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Author Topic: A scientific look into the shot cycle of recoiling spring-piston airguns  (Read 2014 times - 1 votes) 
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Offline Yogi

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Thanks for your kind words Marty!

Our aims are a bit different from the Titan guys.
We start by showing everyone that wants to read in detail, how to put together their OWN testbench.
The whole thing costs under $250 with a pocket digital oscilloscope we found that works reasonably well. We also show how to CALIBRATE the instrument.
These guys just purchase stuff that is way more expensive that the guns themselves. So, while interesting, it is still in the realm of the "specialist" or "professional".
I've done that already, and my main objection is that it does not empower shooters to find out for themselves, and does not provide a general platform for improvement.
I also think they complicate things needlessly by insisting on measuring forces directly. We START with velocity, then integrate for displacement and calibration, and derive for acceleration.
Once you know accelerations, forces are easy to calculate because masses are constant.
Anyway, let's not get ahead of ourselves.
Tomorrow we publish the first part and show how to build "the apparatus".

;-)

Keep well and shoot straight!




HM

Very noble goals in enabling the DIYer with the knowledge and tools to do the same testing at home, Hector. I think we all benefit from a better understanding of what is going on inside and outside of a rifle. That said, Iím sure there will still remain some mysteries that can be tackled by the GTA community.

-Marty

Marty,

What still perplexes you?

-Y
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Offline ER00z

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Looking forward to a good read. I've tinkered a bit with some of my Diana airguns. Using OEM spring guides and aftermarket springs, I have a D34 @ 10ftlbs, a D460 @12ftlbs and a D350 @14-15ftlbs and others that are completely stock. What surprises me is the D350 @ 14-15ftlbs is way smoother than the D34 in stock form or detuned. Curious if the larger volume of the 350 creates more of an air cushion as the piston nears the end of the compression chamber compared to the 34. Which brings up the question, is the mass of the piston on the 34 too heavy for the compressed volume?, ie. Factory tuned for max power or just a light gun/heavy parts. The 460 is just a sweet shooting gun,  but 12 ftlbs. is about as low as you can go without the spring being too short. I may space mine up a bit, as to have a touch more preload. Either way, the guns became more "tame" when detuned. Not that they weren't accurate, but easier for me to be accurate with them.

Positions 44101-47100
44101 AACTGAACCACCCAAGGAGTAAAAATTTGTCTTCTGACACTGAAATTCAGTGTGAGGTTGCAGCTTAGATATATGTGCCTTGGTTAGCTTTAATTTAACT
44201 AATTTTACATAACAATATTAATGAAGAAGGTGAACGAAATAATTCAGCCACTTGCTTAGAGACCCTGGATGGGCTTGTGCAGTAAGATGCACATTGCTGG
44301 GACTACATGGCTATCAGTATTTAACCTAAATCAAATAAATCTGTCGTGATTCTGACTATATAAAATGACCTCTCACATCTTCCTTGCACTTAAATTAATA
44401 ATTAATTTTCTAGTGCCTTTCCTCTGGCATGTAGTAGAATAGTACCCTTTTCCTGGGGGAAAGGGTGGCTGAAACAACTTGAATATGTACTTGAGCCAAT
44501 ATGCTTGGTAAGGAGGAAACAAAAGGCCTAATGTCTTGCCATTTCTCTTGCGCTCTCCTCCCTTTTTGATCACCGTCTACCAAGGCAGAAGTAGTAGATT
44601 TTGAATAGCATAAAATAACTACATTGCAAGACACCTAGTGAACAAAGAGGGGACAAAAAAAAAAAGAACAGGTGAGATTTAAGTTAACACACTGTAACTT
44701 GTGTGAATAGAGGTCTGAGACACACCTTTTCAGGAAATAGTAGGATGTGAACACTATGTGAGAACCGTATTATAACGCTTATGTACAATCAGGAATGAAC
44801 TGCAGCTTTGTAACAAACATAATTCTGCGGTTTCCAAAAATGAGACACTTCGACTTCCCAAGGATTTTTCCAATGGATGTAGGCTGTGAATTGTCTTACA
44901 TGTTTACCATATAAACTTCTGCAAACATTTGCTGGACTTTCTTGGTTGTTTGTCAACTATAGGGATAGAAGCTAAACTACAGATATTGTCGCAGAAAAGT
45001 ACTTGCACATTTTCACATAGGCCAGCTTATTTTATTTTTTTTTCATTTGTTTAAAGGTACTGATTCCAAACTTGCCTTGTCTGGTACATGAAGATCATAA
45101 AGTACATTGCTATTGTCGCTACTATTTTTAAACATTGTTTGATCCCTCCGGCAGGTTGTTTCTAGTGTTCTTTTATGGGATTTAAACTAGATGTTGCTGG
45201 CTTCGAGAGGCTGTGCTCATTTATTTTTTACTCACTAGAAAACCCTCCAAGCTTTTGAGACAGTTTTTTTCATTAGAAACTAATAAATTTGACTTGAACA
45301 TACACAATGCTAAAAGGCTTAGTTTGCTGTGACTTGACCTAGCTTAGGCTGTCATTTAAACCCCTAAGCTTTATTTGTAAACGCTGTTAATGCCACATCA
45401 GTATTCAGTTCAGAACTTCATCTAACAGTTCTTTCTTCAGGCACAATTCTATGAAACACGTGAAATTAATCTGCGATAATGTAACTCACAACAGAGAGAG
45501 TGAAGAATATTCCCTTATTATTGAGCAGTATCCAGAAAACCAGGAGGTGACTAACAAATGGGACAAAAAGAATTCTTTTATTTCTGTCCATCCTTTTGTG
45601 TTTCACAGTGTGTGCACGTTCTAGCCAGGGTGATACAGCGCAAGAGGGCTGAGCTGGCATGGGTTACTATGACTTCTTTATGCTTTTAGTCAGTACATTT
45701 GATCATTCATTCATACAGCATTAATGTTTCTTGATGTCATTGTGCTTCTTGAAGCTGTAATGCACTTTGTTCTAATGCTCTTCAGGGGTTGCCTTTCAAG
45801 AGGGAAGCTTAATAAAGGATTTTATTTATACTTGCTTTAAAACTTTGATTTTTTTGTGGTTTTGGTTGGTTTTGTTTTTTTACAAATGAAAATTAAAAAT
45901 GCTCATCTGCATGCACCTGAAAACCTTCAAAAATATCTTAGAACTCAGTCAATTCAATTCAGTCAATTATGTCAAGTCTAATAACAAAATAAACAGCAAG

I'll quit rambling, looking foreword to learning a bit more. Take it easy.
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Offline HectorMedina

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First Chapter has been posted, where we look at Instruments we can use and instruments we can make to understand the dynamics of the spring-piston airgun:

https://www.ctcustomairguns.com/hectors-airgun-blog/shot-cycle-dynamics-in-3-spring-piston-airguns-chap-1

Hope you enjoy!






HM
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Offline ER00z

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Very interesting read. Looking forward to the next segment.